by Peter Lindblad
The media’s fascination with Jimi Hendrix hasn’t dimmed, despite the fact he’s been dead for almost 40 years now.
Recently, the main catalyst for renewed interest in the incomparable guitarist has been the release of his posthumous album Valleys Of Neptune.
Still, there are other reasons. One is the recent death of famed rock ’n’ roll photographer Jim Marshall, known best perhaps for catching Hendrix setting fire to his guitar at the Monterey Pop Festival.
When it comes to Hendrix memorabilia, posters, handbills, concert tickets, used guitars and clothing, autographed items (be sure to familiarize yourself with the characteristics of a certain artist’s handwriting before getting involved in autograph collecting), vintage magazines and photos are among the most prized items.
According to the “Goldmine Price Guide To Rock ’N’ Roll Memorabilia,” collectors should should take note of a couple of key time periods.
Author Mark Allen Baker explains in the book that there isn’t much memorabilia connected to Hendrix’s arrival in London in August 1966, aside from a few photographs and some advertisements. Also, some direct marketing material, like flyers and handouts, associated with the release of “Hey Joe” b/w “Stone Free” are collector’s items from the period.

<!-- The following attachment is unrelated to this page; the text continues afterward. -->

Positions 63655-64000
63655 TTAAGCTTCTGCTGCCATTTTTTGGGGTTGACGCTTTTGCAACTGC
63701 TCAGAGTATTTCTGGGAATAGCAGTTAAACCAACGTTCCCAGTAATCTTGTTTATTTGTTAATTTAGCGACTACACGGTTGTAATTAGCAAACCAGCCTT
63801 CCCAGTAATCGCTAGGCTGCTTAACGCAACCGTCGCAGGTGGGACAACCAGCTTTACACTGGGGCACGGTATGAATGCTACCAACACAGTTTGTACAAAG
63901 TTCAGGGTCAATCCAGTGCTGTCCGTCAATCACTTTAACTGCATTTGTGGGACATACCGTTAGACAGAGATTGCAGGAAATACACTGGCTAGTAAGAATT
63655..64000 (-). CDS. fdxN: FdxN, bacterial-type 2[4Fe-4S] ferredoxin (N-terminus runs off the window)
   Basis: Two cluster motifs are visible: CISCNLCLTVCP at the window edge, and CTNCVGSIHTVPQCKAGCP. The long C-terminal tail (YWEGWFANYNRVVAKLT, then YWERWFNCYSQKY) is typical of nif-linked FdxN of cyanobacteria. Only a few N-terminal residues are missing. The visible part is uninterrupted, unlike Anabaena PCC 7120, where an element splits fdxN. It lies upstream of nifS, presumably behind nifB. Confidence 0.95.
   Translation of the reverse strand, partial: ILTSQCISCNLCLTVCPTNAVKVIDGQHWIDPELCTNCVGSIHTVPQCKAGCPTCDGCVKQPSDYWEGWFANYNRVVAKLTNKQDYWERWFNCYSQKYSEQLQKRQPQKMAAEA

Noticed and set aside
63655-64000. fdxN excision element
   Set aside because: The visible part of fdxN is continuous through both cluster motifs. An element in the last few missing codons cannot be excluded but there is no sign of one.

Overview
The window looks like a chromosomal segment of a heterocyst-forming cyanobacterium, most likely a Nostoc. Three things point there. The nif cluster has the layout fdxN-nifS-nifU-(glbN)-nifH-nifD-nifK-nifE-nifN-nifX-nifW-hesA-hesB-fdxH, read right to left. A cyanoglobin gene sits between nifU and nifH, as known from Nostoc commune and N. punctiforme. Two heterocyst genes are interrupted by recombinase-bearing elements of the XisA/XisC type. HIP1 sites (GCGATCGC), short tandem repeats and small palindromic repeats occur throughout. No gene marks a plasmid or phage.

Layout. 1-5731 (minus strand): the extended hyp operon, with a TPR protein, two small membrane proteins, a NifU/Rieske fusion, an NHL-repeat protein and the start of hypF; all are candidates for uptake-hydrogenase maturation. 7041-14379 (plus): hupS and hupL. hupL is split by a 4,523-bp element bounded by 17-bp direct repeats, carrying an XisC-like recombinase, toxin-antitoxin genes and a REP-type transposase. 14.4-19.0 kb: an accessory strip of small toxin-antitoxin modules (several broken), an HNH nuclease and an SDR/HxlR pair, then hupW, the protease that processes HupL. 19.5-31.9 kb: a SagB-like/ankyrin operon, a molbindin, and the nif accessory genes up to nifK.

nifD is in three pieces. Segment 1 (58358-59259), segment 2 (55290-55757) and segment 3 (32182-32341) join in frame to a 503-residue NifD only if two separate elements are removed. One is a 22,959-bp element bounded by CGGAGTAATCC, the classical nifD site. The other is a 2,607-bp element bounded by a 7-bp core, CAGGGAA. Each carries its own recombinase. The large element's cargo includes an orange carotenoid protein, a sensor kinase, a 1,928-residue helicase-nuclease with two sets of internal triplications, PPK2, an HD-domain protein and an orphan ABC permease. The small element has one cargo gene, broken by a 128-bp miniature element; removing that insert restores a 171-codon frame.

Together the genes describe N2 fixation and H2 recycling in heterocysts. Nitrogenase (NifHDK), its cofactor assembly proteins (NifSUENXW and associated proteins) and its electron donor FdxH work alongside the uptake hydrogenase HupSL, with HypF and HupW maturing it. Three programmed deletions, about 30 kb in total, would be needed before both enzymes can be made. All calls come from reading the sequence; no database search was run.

For beginners, pay close attention to the year 1967, writes Baker, who explains that “nearly half (48.4 percent) of the artist’s career live performances occurred during these 12 months.”
With regard to posters, according to Baker’s book, standouts include the Fillmore/Winterland “Bill Graham Presents ... (BGP)” specimen, featuring a flying eyeball with tentacles. The Rick Griffin design is a popular one, having often been reprinted and even pirated, according to Baker.
There is also the Fillmore “Bill Graham Presents In New York ... (BGP)”, with original artwork done by David Byrd/Fantasy Unlimited. Though interest for New York show posters does not run quite as hot as it does for their West Coast cousins, this one can fetch four figures.
What about some sales? In March, a limited-edition serigraph signed by Rick Griffin went for $2,999 on eBay. Also, a CGC photo of Hendrix singing by Ken Regan sold for $97. So, prices, as they usually do, vary for different items.
Checking Heritage Auction’s 2010 April Signature Music & Entertainment Memorabilia auction (www.ha.com), there are eight items up for sale, including a Jimi Hendrix Experience Postcard/Ticket Uncut Proof Sheet BG-105 (Bill Graham, 1968) that’s estimated to go for $1,500. Other posters are expected go for $500 to $700.